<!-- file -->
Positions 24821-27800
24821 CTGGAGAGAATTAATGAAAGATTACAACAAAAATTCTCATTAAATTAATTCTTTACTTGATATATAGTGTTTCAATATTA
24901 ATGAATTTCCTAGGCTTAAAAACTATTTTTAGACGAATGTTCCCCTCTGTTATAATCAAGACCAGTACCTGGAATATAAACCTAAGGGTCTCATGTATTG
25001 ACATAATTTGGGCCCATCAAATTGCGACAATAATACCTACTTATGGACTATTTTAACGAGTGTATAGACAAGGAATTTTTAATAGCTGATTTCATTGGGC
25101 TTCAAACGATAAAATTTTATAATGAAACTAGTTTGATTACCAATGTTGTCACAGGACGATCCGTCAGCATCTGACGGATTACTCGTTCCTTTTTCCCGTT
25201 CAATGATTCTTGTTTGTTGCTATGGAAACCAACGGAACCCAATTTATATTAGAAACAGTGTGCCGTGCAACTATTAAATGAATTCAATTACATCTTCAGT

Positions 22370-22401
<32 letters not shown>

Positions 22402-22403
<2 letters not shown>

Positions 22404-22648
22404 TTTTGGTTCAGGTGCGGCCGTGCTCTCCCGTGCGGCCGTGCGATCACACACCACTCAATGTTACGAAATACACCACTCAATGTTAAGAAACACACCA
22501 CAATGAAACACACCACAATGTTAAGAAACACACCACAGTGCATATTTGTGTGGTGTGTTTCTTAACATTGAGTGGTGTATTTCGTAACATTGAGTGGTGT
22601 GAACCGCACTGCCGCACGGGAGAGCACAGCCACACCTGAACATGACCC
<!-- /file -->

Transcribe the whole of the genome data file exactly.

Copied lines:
Positions 24821-27800
24821 CTGGAGAGAATTAATGAAAGATTACAACAAAAATTCTCATTAAATTAATTCTTTACTTGATATATAGTGTTTCAATATTA
24901 ATGAATTTCCTAGGCTTAAAAACTATTTTTAGACGAATGTTCCCCTCTGTTATAATCAAGACCAGTACCTGGAATATAAACCTAAGGGTCTCATGTATTG
25001 ACATAATTTGGGCCCATCAAATTGCGACAATAATACCTACTTATGGACTATTTTAACGAGTGTATAGACAAGGAATTTTTAATAGCTGATTTCATTGGGC
25101 TTCAAACGATAAAATTTTATAATGAAACTAGTTTGATTACCAATGTTGTCACAGGACGATCCGTCAGCATCTGACGGATTACTCGTTCCTTTTTCCCGTT
25201 CAATGATTCTTGTTTGTTGCTATGGAAACCAACGGAACCCAATTTATATTAGAAACAGTGTGCCGTGCAACTATTAAATGAATTCAATTACATCTTCAGT

Positions 22370-22401
<32 letters not shown>

Positions 22402-22403
<2 letters not shown>

Positions 22404-22648
22404 TTTTGGTTCAGGTGCGGCCGTGCTCTCCCGTGCGGCCGTGCGATCACACACCACTCAATGTTACGAAATACACCACTCAATGTTAAGAAACACACCA
22501 CAATGAAACACACCACAATGTTAAGAAACACACCACAGTGCATATTTGTGTGGTGTGTTTCTTAACATTGAGTGGTGTATTTCGTAACATTGAGTGGTGT
22601 GAACCGCACTGCCGCACGGGAGAGCACAGCCACACCTGAACATGACCC